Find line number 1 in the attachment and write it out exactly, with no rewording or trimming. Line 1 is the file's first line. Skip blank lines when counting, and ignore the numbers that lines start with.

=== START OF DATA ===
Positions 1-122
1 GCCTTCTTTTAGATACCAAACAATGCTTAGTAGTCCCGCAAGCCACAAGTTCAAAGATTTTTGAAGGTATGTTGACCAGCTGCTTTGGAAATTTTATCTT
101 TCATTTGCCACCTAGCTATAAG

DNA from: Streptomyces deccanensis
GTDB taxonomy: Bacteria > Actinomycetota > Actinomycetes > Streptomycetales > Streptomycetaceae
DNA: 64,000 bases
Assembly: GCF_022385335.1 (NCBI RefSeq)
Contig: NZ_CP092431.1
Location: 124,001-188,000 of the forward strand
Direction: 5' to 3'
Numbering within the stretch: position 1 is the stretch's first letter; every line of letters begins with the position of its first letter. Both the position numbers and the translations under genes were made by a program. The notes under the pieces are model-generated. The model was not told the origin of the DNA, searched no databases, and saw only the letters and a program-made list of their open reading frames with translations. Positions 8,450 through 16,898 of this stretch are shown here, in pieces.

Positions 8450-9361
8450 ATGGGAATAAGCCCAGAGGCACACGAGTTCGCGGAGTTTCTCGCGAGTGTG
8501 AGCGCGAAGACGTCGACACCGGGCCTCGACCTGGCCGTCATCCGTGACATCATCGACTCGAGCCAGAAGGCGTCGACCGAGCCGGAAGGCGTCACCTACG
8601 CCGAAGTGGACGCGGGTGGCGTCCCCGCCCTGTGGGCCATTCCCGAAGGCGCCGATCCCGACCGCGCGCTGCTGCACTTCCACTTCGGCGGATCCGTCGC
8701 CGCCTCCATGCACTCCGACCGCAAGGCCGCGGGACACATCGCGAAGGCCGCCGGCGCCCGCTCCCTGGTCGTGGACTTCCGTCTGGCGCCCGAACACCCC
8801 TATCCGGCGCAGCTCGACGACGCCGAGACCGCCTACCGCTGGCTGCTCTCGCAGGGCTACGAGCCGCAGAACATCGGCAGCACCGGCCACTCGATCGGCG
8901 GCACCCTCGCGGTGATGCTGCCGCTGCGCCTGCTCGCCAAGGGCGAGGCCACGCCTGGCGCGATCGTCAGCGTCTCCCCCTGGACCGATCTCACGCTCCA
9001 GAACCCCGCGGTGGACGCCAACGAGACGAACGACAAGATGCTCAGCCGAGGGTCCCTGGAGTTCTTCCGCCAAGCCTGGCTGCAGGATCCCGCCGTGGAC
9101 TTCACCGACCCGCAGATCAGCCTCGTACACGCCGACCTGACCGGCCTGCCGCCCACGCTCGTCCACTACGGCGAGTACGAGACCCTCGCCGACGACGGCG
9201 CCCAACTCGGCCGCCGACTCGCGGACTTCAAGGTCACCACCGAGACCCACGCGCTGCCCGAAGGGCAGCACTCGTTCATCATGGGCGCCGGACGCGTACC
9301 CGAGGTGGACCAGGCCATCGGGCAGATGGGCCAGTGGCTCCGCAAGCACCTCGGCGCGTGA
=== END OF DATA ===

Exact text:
Positions 1-122